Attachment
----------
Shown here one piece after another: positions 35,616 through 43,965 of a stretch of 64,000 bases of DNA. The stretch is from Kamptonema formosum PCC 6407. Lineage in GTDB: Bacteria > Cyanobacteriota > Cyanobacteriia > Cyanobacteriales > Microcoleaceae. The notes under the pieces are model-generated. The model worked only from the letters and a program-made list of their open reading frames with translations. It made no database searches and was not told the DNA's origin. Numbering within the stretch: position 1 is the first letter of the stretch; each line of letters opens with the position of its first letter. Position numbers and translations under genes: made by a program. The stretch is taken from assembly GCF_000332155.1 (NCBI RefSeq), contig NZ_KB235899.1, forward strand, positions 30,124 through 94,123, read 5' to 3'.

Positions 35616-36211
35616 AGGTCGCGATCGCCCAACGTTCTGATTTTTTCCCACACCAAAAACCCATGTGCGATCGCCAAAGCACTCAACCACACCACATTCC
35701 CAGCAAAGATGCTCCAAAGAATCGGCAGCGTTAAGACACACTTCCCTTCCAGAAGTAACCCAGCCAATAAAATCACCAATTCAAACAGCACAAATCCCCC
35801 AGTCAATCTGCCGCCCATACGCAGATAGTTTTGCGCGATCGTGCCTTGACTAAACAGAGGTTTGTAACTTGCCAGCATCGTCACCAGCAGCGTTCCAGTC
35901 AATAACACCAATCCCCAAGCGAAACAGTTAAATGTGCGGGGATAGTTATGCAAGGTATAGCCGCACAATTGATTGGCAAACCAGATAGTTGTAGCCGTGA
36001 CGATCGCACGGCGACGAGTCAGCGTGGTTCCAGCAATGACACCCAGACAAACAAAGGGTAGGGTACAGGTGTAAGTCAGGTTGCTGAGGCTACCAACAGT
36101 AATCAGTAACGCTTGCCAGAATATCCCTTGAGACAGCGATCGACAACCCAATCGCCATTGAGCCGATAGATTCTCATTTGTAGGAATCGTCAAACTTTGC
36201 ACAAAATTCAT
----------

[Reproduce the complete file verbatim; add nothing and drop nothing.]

Shown here one piece after another: positions 35,616 through 43,965 of a stretch of 64,000 bases of DNA. The stretch is from Kamptonema formosum PCC 6407. Lineage in GTDB: Bacteria > Cyanobacteriota > Cyanobacteriia > Cyanobacteriales > Microcoleaceae. The notes under the pieces are model-generated. The model worked only from the letters and a program-made list of their open reading frames with translations. It made no database searches and was not told the DNA's origin. Numbering within the stretch: position 1 is the first letter of the stretch; each line of letters opens with the position of its first letter. Position numbers and translations under genes: made by a program. The stretch is taken from assembly GCF_000332155.1 (NCBI RefSeq), contig NZ_KB235899.1, forward strand, positions 30,124 through 94,123, read 5' to 3'.

Positions 35616-36211
35616 AGGTCGCGATCGCCCAACGTTCTGATTTTTTCCCACACCAAAAACCCATGTGCGATCGCCAAAGCACTCAACCACACCACATTCC
35701 CAGCAAAGATGCTCCAAAGAATCGGCAGCGTTAAGACACACTTCCCTTCCAGAAGTAACCCAGCCAATAAAATCACCAATTCAAACAGCACAAATCCCCC
35801 AGTCAATCTGCCGCCCATACGCAGATAGTTTTGCGCGATCGTGCCTTGACTAAACAGAGGTTTGTAACTTGCCAGCATCGTCACCAGCAGCGTTCCAGTC
35901 AATAACACCAATCCCCAAGCGAAACAGTTAAATGTGCGGGGATAGTTATGCAAGGTATAGCCGCACAATTGATTGGCAAACCAGATAGTTGTAGCCGTGA
36001 CGATCGCACGGCGACGAGTCAGCGTGGTTCCAGCAATGACACCCAGACAAACAAAGGGTAGGGTACAGGTGTAAGTCAGGTTGCTGAGGCTACCAACAGT
36101 AATCAGTAACGCTTGCCAGAATATCCCTTGAGACAGCGATCGACAACCCAATCGCCATTGAGCCGATAGATTCTCATTTGTAGGAATCGTCAAACTTTGC
36201 ACAAAATTCAT